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Journal of Chemistry
Volume 2015 (2015), Article ID 235163, 12 pages
http://dx.doi.org/10.1155/2015/235163
Research Article

An Investigation into the Impact of Reaction Temperature on Various Parameters during Torrefaction of Sugarcane Bagasse Relevant to Gasification

1Fort Hare Institute of Technology, University of Fort Hare, Private Bag X1314, Alice 5700, South Africa
2Department of Chemistry, University of Fort Hare, Private Bag X1314, Alice 5700, South Africa
3Department of Chemistry, Durban University of Technology, P.O. Box 1334, Durban 4000, South Africa

Received 14 September 2015; Accepted 25 November 2015

Academic Editor: Mohsen Farahat

Copyright © 2015 Anthony Anukam et al. This is an open access article distributed under the Creative Commons Attribution License, which permits unrestricted use, distribution, and reproduction in any medium, provided the original work is properly cited.

Abstract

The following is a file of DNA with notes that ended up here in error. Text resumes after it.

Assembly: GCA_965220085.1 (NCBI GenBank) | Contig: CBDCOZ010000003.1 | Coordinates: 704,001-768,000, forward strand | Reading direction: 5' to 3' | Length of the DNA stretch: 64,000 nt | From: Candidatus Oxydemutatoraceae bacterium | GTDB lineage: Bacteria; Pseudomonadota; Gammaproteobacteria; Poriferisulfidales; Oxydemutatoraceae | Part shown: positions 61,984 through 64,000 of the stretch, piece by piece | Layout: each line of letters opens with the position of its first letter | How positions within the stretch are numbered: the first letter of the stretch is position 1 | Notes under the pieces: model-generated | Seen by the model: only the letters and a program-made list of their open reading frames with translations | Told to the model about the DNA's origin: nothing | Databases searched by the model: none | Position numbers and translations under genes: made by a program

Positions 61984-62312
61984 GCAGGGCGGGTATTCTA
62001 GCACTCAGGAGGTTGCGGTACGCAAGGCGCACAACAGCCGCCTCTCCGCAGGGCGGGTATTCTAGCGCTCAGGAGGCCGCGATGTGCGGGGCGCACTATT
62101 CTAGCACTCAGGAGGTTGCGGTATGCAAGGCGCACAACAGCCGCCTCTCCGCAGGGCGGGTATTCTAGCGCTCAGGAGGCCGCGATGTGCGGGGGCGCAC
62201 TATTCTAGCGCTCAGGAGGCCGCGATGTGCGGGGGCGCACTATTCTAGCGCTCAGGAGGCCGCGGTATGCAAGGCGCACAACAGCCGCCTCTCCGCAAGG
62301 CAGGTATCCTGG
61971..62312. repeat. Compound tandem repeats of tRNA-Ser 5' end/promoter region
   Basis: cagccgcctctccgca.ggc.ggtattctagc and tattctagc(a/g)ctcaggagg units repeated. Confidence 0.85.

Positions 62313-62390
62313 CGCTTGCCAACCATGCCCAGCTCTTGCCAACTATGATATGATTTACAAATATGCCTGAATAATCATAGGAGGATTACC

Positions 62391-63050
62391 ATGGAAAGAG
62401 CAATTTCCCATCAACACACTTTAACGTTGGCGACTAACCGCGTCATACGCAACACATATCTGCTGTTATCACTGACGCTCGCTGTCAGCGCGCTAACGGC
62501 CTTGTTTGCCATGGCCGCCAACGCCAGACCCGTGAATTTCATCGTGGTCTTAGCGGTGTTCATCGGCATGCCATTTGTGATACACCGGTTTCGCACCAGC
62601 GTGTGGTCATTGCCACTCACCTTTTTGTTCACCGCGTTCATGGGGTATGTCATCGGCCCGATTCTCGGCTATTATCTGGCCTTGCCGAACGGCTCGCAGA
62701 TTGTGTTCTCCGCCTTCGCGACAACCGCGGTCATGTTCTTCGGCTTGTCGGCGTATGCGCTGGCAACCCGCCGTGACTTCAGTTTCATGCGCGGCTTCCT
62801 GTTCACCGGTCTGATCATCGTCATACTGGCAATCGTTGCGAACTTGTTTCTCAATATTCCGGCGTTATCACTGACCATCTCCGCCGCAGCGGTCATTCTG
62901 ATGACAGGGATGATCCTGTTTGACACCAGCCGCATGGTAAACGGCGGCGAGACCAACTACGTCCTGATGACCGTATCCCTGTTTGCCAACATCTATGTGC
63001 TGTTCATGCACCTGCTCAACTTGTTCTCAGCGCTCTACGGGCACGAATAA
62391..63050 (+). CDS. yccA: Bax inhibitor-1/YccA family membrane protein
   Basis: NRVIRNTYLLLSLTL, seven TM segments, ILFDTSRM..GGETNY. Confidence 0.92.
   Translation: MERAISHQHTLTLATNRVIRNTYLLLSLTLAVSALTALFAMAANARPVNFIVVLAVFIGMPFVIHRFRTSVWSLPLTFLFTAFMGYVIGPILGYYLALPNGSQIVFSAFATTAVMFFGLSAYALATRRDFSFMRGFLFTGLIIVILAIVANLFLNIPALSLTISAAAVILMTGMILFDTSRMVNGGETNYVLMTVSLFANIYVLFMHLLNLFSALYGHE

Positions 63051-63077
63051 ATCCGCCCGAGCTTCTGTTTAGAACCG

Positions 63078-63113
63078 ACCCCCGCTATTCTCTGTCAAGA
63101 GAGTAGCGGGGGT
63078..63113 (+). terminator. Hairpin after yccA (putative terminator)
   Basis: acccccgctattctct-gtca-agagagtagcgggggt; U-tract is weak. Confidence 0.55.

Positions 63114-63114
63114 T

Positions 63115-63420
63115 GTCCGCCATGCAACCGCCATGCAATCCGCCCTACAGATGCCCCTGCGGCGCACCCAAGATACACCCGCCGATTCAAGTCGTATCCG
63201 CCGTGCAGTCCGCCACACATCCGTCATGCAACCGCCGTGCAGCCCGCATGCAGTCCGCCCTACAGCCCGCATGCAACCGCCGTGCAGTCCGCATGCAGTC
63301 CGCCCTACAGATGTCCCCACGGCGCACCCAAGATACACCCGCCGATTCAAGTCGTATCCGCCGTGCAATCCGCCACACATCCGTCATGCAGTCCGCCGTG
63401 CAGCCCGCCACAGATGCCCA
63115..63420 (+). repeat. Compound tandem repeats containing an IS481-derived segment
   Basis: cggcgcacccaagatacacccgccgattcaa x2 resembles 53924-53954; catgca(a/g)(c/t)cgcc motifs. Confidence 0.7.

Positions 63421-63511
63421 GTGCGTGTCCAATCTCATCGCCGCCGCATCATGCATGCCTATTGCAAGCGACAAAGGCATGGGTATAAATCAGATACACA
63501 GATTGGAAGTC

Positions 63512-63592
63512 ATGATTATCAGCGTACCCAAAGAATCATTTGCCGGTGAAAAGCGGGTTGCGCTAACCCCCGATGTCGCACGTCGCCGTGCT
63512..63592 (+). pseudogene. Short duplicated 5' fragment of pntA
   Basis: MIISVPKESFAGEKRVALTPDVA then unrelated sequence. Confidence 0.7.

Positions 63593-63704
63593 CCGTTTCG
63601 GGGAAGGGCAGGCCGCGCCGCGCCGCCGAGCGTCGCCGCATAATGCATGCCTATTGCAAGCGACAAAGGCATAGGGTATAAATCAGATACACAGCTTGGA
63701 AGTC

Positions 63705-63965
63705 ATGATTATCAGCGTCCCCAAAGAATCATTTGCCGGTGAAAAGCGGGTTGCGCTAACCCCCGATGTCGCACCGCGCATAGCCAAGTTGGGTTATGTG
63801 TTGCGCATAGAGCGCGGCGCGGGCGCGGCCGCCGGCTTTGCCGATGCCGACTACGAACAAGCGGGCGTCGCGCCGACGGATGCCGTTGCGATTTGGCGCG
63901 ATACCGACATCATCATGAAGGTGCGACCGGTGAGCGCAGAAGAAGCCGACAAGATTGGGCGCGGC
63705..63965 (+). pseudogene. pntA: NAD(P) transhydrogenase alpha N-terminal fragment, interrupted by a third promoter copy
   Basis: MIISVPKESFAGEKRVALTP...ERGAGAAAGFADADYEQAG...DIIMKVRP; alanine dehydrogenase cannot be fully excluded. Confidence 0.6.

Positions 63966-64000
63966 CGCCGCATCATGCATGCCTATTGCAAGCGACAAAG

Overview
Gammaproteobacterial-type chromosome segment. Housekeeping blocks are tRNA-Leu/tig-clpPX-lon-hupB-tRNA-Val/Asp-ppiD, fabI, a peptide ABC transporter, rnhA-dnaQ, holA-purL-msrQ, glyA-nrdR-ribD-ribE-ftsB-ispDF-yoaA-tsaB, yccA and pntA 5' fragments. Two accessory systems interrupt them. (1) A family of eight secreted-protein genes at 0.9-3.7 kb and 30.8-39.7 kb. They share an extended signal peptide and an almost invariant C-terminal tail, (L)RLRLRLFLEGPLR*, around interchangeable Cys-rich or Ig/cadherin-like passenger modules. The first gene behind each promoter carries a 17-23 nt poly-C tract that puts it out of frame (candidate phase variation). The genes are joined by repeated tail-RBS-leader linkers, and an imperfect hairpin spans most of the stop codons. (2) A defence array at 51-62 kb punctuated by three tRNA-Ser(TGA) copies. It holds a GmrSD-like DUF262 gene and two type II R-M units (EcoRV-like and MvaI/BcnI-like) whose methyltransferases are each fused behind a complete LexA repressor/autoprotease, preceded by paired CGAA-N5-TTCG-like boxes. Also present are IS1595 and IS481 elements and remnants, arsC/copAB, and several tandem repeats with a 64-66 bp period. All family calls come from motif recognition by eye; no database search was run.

Torrefaction of sugarcane bagasse was conducted in an electric muffle furnace at 200, 250, and 300°C in order to establish the impact of heat treatment temperature on various parameters and as a method to improve sugarcane bagasse characteristics for the purpose of gasification. The results show that weight loss of bagasse reduced as temperature of torrefaction increased due to excessive devolatilization. A reduced moisture and volatile matter content as well as improved calorific value were also achieved with increasing temperature of torrefaction. The torrefaction progress was again followed by elemental analysis of the material which showed the presence of C, H, and O in varying proportions depending on torrefaction temperature. The decrease in the weight percentages of O2 and H2 as torrefaction reaction temperature increased resulted in the accumulation of C in the solid product. The thermogravimetric analysis conducted established the maximum reactivity temperature of the torrefied material and revealed that the degradation of torrefied sugarcane bagasse was accelerated by thermal treatment of the material prior to analysis. Finally, the study established that torrefaction at 300°C led to a much more degraded material compared to the lower torrefaction reaction temperatures of 200 and 250°C, respectively.